Linked by David Adams on Sun 14th Aug 2011 22:41 UTC, submitted by subterrific
General Development The final ISO ballot on C++0x closed on Wednesday, and we just received the results: Unanimous approval. The next revision of C++ that we've been calling "C++0x" is now an International Standard! Geneva will take several months to publish it, but we hope it will be published well within the year, and then we'll be able to call it "C++11."
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Comment by kaiwai
by kaiwai on Mon 15th Aug 2011 00:06 UTC
kaiwai
Member since:
2005-07-06

This will be interesting given that Apple through the LLVM project has committed itself to C++ 0x compliance once fully approved - what I think will be interesting is how these new features will be used by programmers and the impact for the end user; easier to manage coder? quicker to debug? able to implement complex ideas quicker?

What we need now is an Arstechnica article talking about the 'old' and 'new' way of doing things to compare how things are done now versus how one could do it in future.

Edited 2011-08-15 00:06 UTC

Reply Score: 4

RE: Comment by kaiwai
by subterrific on Mon 15th Aug 2011 00:34 in reply to "Comment by kaiwai"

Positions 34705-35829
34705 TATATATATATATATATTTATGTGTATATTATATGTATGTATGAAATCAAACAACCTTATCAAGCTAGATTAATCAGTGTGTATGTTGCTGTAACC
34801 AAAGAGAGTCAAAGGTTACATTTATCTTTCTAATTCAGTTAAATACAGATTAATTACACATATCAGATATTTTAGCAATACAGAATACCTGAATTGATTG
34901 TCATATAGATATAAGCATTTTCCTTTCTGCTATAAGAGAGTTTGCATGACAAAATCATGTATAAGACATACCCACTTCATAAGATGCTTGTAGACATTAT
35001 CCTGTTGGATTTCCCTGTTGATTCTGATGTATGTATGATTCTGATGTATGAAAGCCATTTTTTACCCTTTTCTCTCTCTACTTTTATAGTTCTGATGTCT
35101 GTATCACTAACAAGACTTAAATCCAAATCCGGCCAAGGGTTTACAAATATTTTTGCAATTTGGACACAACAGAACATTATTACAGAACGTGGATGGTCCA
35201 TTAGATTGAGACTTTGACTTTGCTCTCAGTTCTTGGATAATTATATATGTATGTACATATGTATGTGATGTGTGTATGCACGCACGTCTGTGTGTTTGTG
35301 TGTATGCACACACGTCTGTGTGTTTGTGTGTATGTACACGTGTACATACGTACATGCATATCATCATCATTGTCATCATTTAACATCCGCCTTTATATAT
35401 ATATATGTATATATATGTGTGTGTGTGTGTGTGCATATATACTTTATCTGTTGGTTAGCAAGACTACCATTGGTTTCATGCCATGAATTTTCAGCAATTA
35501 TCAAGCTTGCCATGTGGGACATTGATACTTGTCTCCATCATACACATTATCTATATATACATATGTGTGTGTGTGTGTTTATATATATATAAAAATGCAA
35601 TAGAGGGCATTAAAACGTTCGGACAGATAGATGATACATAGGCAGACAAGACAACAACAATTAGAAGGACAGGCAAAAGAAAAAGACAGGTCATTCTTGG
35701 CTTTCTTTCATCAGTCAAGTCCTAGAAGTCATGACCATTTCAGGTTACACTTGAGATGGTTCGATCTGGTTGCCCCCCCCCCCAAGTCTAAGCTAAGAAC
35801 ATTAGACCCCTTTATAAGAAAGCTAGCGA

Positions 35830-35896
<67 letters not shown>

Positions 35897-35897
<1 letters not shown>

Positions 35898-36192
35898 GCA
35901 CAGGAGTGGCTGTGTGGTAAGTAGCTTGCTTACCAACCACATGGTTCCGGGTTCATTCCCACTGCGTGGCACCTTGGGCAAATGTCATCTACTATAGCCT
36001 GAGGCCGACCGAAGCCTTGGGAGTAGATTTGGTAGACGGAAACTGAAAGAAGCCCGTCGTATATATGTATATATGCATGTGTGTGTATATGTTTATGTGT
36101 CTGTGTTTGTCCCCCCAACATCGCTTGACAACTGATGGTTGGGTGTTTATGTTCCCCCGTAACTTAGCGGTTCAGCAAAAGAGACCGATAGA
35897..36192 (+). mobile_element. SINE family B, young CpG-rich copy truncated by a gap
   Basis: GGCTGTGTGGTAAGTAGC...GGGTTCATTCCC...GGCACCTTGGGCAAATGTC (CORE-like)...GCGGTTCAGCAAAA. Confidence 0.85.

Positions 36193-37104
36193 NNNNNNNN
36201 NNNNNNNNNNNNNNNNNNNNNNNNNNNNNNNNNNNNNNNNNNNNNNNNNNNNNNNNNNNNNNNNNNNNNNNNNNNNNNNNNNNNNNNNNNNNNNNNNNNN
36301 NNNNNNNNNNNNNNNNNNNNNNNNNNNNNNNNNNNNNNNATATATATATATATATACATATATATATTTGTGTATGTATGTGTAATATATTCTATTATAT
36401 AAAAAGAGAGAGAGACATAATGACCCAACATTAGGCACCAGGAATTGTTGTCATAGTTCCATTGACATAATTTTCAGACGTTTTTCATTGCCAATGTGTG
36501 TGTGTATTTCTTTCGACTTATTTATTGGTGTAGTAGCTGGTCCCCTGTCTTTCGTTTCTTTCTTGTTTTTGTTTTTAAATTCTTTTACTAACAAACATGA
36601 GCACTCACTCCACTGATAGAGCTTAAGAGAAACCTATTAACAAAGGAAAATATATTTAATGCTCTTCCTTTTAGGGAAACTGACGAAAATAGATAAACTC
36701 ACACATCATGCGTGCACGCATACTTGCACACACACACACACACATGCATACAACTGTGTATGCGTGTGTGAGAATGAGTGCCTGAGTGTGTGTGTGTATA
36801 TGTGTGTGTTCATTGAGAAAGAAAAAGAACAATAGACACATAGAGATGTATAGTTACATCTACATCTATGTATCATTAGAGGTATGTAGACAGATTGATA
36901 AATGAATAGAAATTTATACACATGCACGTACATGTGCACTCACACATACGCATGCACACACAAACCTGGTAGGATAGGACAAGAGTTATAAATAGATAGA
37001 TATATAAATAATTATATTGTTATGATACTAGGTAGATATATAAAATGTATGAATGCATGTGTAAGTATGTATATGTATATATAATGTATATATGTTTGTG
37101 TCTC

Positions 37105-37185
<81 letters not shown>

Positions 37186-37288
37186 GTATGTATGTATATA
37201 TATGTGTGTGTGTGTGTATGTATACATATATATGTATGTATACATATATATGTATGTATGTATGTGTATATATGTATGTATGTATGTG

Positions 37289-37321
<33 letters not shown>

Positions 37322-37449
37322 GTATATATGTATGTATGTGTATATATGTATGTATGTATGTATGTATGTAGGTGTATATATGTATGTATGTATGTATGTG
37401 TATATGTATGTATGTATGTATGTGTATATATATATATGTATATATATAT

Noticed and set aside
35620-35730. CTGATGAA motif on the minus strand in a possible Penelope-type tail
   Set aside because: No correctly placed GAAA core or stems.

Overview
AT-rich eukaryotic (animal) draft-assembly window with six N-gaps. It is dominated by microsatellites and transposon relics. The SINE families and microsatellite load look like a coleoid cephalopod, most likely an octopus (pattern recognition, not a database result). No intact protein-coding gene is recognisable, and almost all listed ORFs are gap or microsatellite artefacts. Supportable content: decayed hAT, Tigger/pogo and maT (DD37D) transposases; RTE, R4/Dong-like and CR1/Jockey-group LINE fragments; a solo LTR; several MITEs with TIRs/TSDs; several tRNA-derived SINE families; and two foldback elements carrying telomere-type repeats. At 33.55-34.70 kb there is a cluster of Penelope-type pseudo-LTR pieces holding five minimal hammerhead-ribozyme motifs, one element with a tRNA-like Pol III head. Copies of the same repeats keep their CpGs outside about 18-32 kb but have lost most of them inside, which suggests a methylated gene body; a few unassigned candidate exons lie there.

subterrific Member since:
2005-07-10

I've been playing with some of the features already implemented in g++, and mostly I've discovered they help reduce the amount of code I have to write. What I'm most looking forward to are the additions to std:: like smart pointers, threads, mutexes, hash containers. std::move support (new constructors and assignment operators) is something that I think will take a bit of getting used to, but it provides a much needed distinction between copying and moving. std::unique_ptr is a good example of where this matters.

Edited 2011-08-15 00:34 UTC

Reply Parent Score: 5

RE[2]: Comment by kaiwai
by iwod on Mon 15th Aug 2011 03:22 in reply to "RE: Comment by kaiwai"
iwod Member since:
2006-05-02

I am not exactly a hard core programmer. But just looking through the changes C++ has gotten a lot more complex then.

I wonder why people haven't looked more into C and Objective C.

Reply Parent Score: 2